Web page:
BRATTLEBORO—For 37 years, the Vermont Jazz Center (VJC) has presented its summer jazz workshop, encouraging students from down the street and around the world to hone their improvisational and musicianship skills while getting away to a country setting.
On Thursday, Aug. 9, at 8 pm, VJC presents the summer workshop faculty concert, where teacher/musicians get to show their stuff. The concert features vocalists Sheila Jordan and Jay Clayton, Howard Brofsky and Jeff Galindo on trumpet, Scott Mullett and Jake Whitesell on saxophone, Helmut Kegerer on guitar, Harvey Diamond, Ray Gallon, and Eugene Uman on piano, Cameron Brown, George Kaye, James Robbins, and David Picchi on bass, Satoshi Takeishi and Claire Arenius on drums, and Julian Gerstin, percussion.
Tickets are $20 and can be purchased at the door, online at www.vtjazz.org, or at In the Moment Record Shop on Main Street in Brattleboro. Call 802-254-9088 for reservations.
On Friday, Aug. 10, the VJC summer workshop will showcase faculty-coached student ensembles with numerous vocalists and several piano trios. This concert will be divided into two sections. The first will start at 3:30 p.m., and the second show will resume at 8 p.m. after a dinner break.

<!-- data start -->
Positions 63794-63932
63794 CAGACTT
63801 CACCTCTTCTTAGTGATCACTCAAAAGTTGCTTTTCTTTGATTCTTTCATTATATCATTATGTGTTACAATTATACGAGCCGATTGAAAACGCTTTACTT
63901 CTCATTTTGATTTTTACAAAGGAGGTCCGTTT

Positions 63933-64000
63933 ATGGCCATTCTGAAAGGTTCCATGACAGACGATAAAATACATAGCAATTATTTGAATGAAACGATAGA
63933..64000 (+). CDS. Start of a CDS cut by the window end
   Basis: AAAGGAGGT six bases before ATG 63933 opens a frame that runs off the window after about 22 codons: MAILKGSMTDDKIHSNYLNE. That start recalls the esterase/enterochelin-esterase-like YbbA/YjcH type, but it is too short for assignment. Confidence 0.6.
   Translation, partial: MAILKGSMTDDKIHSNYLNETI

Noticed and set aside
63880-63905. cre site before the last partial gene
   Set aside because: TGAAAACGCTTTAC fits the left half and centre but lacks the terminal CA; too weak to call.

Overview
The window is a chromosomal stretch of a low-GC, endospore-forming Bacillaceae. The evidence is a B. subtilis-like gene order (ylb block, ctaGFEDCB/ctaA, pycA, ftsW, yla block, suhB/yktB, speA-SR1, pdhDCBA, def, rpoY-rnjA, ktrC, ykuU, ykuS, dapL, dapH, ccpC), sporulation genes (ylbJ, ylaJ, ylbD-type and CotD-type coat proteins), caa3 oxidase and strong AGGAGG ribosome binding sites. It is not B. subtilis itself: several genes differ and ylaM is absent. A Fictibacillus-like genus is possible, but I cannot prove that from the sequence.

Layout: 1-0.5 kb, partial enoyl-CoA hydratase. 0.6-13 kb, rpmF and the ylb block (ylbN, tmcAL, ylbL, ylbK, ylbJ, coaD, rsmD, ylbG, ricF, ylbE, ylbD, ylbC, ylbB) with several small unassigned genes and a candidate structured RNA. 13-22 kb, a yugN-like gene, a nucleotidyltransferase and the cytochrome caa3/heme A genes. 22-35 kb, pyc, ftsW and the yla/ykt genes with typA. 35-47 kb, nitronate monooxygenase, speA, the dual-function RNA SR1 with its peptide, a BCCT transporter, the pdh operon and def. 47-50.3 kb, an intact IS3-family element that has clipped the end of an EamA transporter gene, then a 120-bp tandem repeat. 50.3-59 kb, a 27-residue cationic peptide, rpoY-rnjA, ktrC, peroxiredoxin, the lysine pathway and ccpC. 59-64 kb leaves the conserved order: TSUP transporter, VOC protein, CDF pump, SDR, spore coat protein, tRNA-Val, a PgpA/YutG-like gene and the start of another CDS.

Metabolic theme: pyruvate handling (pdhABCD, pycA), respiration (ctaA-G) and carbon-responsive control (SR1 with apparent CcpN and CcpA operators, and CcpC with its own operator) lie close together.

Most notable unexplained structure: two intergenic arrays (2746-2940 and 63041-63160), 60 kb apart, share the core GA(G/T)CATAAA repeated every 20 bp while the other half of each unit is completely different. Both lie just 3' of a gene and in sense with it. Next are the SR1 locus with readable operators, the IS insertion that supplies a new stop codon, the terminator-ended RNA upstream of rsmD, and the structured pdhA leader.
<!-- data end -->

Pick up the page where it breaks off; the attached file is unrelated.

Singers will be accompanied by a professional jazz trio and the piano trios will be assisted and perform with a faculty bassist. Also performing will be a number of faculty-coached ensembles, usually comprised of horn, piano, bass, and drums. For the student concert, a $5 donation is suggested.
Both concerts will take place at the Michael S. Currier Center at the Putney School.
The VJC’s summer workshop was founded and attained nonprofit status in 1974 when founding director Attila Zoller officially organized the informal gatherings of guitarists he held at his home in Newfane.
The VJC encourages an intergenerational balance where participants of all ages learn from each other, gleaning from both the wisdom of jazz’s “old school” and the pedagogical advancements put forth in today’s developed system of jazz education.
The VJC’s summer workshop emphasizes the importance of improvisation and small-group dynamics within the context of jazz, encouraging participants to find their own voices using the jazz language.
The courses offered include jazz theory, composition, master classes in each instrument, focused listening, and faculty-led ensembles.
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